John Krasinski on playing ‘James Bond, for America’ as Jack Ryan

"There's something about Jack Ryan that I think is such a great hero for right now."

John Krasinski in a scene from "Jack Ryan." Jan Thijs/Amazon Studios

When showrunners for the upcoming Amazon series “Tom Clancy’s Jack Ryan” initially approached John Krasinski to play the role of Jack Ryan, Krasinski’s agent said he wasn’t interested.

According to a Variety cover story featuring the Newton native, the former star of “The Office” was not looking at television roles. However, he ultimately reconsidered when he learned how Carlton Cuse (“Lost”) and Graham Roland (“Fringe”) planned to approach the iconic CIA agent first made famous by author Tom Clancy and brought to life onscreen by Harrison Ford, Alec Baldwin, and others.

“Jack Ryan is one of those characters where he’s sort of an action hero and sort of just a regular guy, which I really love,” Krasinski told Variety in a video accompanying the cover story online. “There’s something about Jack Ryan that I think is such a great hero for right now. He doesn’t have a cape. He doesn’t have stuff flying out of his hands. He’s just a guy with his brain and his instincts, and he’s trying to figure things out.”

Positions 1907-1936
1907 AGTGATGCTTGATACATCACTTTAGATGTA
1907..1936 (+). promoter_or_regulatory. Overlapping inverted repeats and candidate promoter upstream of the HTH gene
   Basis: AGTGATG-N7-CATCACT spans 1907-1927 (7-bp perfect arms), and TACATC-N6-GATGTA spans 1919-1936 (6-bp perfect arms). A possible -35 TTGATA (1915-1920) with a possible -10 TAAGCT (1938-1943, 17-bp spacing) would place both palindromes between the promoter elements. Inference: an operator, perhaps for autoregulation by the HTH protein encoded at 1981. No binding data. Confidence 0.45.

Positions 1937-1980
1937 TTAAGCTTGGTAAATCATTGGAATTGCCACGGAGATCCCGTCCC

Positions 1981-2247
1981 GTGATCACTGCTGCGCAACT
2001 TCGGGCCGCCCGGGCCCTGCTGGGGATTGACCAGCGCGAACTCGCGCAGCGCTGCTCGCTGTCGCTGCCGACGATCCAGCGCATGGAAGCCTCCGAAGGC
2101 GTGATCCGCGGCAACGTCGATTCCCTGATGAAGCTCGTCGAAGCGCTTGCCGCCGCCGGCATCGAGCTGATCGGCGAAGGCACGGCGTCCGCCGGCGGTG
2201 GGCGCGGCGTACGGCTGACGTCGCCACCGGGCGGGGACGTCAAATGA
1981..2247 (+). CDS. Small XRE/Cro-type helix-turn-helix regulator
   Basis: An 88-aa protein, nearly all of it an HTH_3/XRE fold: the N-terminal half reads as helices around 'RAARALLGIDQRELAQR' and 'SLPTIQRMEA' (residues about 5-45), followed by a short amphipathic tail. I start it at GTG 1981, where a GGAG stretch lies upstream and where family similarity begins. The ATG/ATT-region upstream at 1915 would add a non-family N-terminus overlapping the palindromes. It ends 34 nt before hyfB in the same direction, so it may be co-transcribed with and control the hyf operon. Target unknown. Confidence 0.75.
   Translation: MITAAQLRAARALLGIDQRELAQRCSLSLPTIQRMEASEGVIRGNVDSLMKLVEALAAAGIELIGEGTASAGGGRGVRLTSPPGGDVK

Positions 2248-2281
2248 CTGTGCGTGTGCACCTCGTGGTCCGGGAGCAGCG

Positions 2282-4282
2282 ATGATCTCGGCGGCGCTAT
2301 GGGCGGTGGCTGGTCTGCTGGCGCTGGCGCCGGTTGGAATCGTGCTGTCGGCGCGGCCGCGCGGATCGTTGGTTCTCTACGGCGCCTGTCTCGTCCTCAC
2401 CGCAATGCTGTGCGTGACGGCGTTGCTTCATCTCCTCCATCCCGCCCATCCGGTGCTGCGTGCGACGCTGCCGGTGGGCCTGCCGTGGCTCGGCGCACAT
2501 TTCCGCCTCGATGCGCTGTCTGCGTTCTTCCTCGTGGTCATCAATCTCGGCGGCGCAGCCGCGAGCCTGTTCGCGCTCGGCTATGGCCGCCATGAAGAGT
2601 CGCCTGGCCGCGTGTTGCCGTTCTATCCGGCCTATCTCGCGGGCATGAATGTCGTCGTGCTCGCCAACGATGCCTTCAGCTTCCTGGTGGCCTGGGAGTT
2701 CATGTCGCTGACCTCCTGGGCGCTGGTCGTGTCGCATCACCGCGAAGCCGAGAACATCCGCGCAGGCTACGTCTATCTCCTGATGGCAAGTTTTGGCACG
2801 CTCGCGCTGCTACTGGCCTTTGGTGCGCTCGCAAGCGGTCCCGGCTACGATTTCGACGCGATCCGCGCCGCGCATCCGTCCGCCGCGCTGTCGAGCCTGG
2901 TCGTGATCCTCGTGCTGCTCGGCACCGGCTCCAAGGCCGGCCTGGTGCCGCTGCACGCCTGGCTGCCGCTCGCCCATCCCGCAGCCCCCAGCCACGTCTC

Krasinski also compared Ryan to another classic character who works in intelligence, and who has been played by a bevy of film stars: James Bond.

“In my opinion, he’s sort of our James Bond, for America,” Krasinski said in the video. “Less sex, but he’s our James Bond.”

According to Variety, Paramount is sparing no time and expense in filming “Jack Ryan,” which debuts on Amazon Prime Video Aug. 31, as part of its effort to become a “premium” television brand. The publication reported that each episode cost $8 million to produce and that filming eight episodes for season one took around six months, with season two set to take another five months.

“I think that ‘Jack Ryan’ is superseded by ‘Game of Thrones’ and maybe ‘Westworld,'” Cuse told Variety. “Not much else. It’s really at the top of the pyramid in terms of what’s being done in television.”